Retirement is no longer an individual responsibility. Now retirement is a communal effort. Money is pooled in government programs like Social Security (it even uses a word from the USSR—United Soviet Socialist Republic), and then the money is redistributed based on a formula. But not all retirement programs are run by the government. Well that is not true. Nearly all programs are controlled, monitored and heavily regulated by the government. Your company can have a pension plan according to government regulations. In these plans you may invest your own money and create your own individual returns. But all of your investments must pool your money with other people’s money in a communal investment like stocks or bonds. It is amazing how communist our “capitalist” system is.
Oddly enough communist structures have even invaded the “American Dream” of home ownership. Increasingly we are opting for condos and town houses where a large portion of the investment is in communal property.
We have done the same with vacations. We now invest in times shares where the individual owns shares in communal property.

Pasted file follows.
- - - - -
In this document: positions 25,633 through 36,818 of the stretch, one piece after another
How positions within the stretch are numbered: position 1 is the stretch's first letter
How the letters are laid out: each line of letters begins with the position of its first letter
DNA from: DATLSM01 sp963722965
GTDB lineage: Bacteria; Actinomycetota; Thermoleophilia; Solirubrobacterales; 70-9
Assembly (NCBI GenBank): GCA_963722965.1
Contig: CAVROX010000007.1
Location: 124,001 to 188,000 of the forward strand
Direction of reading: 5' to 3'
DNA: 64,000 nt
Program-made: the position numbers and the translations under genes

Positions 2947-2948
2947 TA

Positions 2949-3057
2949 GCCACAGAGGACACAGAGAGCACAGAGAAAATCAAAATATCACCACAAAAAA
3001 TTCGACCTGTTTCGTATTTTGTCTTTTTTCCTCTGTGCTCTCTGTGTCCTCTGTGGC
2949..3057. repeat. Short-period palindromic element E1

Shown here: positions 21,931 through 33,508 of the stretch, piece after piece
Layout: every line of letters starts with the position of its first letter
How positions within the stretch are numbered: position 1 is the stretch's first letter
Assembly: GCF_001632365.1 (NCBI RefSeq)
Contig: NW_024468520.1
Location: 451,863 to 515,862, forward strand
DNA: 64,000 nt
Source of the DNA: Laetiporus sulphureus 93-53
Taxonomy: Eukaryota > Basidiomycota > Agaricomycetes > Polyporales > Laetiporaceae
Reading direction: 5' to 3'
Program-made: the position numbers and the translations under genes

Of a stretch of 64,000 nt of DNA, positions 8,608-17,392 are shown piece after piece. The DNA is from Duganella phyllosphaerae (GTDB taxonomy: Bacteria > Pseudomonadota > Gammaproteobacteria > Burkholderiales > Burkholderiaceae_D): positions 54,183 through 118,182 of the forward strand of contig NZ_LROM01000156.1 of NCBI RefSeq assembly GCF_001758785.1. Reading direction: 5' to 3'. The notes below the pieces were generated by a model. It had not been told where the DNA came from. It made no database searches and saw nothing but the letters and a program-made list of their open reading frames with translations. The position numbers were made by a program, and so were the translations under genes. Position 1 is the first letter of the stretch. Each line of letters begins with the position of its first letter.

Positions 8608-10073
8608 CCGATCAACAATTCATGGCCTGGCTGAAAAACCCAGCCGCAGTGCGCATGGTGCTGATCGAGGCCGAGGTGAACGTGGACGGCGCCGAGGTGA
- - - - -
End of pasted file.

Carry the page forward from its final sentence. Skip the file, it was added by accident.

Even our mortgages are no longer individual loans. As soon as they are written they are often bundled together with other loans and sold as a block to a large investment banking firm.
Did the Soviet Union win the Cold War? Many would still say no, but I disagree. As a nation and as individuals we have adopted a Marxist World View. We now see the world, the world’s problems and the solutions as being related to money and social class. We have adopted a Communist Social Structure. We maintain a facade of functioning as individuals but on practical level we pool our money and our responsibility. We depend on these structures for our security. We have given up our freedoms for the protection and security provided by the government. Definitely the Soviet Union won the Cold War.
The worst part about it is that we forgot God. America use to have a broad, full and diverse structure. The dominant world view was a Christian World View. Even when the majority of citizens were not devout Christians, the Christian World View still dominated. Christian values permeated society. Christians and Christian values were honored. Morality and right and wrong were constant considerations. The Marxist World View changed the focus to only money. Money became the savior of all and the solution to all social ills.
Jesus was right when he summarized the Cold War this way. “No one can serve two masters. Either you will hate the one and love the other, or you will be devoted to the one and despise the other. You cannot serve both God and money.”
Even though Jesus was not live on earth during the Cold War He explained that there are two world views: a Communist World View that focuses on money as the savior and answer to all of the world’s problems; Or a Christian World View that see Jesus as the savior of mankind. The only hope for a better world is for individuals to repent of their sins, look to Jesus as their savior and to live moral and upright lives through the power of the Holy Spirit.